With over 2.6 billion monthly active users, YouTube is a highly coveted platform for malicious actors to target. On Monday, researchers in the field of cybersecurity reported an jaw-dropping surge of 200%-300% in the number of YouTube videos that include links to malicious software designed to pilfer confidential financial information from computer systems.
Malware referred to as “Infostealers” is disseminated through malicious downloads, counterfeit websites, and YouTube tutorials. Once they infiltrate a system, they pilfer information that is then sent to the hackers’ Command and Control server.
As per the research findings, YouTube receives a staggering influx of 5-10 videos per hour that feature illicit software downloads and dangerous links. It’s important to note that, as of June 2022, aproximatly 30,000 hours of newly uploaded content are uploaded on the video platform every hour.
The videos employ deceptive techniques to lure users into downloading malware, which complicates the task of detection and deletion for the YouTube algorithm written to fight against such malicious links.
The research team found various types of stealer malware, including Vidar, RedLine, and Raccoon, in YouTube videos dating back to November 2022. These malicious software programs are capable of stealing sensitive information such as passwords, credit card details, bank account numbers, and other confidential data.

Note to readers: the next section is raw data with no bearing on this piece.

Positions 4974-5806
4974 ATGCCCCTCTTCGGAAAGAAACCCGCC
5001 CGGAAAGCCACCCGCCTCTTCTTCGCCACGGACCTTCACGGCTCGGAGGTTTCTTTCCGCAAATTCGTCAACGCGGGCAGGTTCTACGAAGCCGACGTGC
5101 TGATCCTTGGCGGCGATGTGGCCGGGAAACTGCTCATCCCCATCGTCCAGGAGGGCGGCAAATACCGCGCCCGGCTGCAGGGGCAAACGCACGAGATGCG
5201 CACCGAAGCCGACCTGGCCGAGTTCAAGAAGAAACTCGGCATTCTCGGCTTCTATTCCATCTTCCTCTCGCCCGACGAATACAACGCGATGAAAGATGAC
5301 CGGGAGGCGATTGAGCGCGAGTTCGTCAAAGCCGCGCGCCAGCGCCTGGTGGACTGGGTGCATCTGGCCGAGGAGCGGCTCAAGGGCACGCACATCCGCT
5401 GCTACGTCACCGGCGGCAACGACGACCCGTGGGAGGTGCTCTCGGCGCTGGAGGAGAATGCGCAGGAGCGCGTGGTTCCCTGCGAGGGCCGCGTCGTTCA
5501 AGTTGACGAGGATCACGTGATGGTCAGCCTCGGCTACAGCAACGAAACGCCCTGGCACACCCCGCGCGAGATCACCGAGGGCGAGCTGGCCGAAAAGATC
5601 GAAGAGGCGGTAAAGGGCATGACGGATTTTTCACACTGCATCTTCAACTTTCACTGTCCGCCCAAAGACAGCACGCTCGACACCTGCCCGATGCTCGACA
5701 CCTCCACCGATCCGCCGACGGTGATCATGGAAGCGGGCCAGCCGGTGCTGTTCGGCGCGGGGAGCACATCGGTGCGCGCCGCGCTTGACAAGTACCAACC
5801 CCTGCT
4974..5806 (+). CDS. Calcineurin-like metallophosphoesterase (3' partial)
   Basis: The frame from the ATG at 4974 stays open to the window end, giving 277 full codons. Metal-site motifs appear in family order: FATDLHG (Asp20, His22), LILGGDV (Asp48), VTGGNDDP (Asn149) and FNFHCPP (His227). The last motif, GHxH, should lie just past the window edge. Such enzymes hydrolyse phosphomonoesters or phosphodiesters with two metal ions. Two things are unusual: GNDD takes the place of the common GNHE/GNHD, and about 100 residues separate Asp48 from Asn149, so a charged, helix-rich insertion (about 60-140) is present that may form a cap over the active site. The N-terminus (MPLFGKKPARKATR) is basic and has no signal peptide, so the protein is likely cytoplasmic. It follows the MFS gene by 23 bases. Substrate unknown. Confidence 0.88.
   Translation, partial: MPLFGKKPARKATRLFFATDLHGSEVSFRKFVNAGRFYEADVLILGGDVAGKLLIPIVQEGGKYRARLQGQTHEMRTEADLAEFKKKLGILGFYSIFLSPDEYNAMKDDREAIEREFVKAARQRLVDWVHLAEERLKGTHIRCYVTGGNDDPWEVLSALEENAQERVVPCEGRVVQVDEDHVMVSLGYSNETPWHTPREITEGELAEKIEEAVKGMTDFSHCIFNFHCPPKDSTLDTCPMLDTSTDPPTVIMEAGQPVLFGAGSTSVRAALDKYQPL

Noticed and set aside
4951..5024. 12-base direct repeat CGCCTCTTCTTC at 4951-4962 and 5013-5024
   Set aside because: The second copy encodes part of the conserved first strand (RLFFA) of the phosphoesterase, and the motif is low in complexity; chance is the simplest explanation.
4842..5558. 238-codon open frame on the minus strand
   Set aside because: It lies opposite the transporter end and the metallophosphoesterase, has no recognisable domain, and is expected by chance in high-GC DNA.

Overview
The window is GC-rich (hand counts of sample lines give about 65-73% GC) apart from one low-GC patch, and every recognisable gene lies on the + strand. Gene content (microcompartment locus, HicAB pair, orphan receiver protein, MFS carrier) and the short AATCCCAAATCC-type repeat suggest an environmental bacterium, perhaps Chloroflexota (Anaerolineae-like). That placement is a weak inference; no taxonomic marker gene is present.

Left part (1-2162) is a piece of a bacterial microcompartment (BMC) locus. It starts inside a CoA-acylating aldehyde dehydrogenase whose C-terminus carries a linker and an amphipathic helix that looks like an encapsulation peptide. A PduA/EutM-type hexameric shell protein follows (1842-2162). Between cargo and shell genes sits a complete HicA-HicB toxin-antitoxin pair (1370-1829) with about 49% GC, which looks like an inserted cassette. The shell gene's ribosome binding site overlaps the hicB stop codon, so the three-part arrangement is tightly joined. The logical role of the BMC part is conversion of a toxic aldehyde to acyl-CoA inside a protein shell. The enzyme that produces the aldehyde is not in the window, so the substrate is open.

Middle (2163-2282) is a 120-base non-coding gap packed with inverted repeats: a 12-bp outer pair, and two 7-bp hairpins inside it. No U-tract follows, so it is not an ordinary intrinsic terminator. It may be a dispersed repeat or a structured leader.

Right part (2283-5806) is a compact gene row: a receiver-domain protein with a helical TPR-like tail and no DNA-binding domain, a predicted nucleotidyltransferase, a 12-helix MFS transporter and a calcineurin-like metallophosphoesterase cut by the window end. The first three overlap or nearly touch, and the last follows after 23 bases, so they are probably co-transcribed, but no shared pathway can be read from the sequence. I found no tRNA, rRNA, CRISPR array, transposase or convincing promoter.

According to the report, the videos disguise themselves as instructional guides for downloading pirated editions of licensed software, including Adobe Photoshop, Premiere Pro, Autodesk 3ds Max, AutoCAD, and many more that are exclusively available to paying subscribers.
But that’s not all!
To make the video appear more credible and viral, threat actors frequently post fake comments to influence YouTube algorithm that works in backgrouund to identify which videos have potential to go viral.
The report also highlighted that these comments are intended to deceive users into thinking that the malware is legitimate. Additionally, threat actors are adopting a new trend of using AI-generated videos that feature personas that appear more familiar and trustworthy to further their objectives.
“In a concerning trend, these threat actors are now utilizing AI-generated videos to amplify their reach, and YouTube has become a convenient platform for their distribution,” said Pavan Karthick, a CloudSEK researcher.
YouTube Scammers Employe Smart Tactics
In the ear of deep penetration of high-speed mobile internet, the popularity of video platforms like YouTube have skyrocketed. Unfortunately, it has also attracts the eyeballs of scammers as well.
These scams, however, are not confined to YouTube alone! One such example is LinkedIn.
With the rise in popularity of LinkedIn, it has also become a prime target for fraudsters. LinkedIn’s reputation as a reliable professional networking platform makes it an attractive target for scammers who exploit unsuspecting users. They employ a range of tactics, including generating fraudulent profiles, sending phishing messages, and advertising job offers that are too good to be true.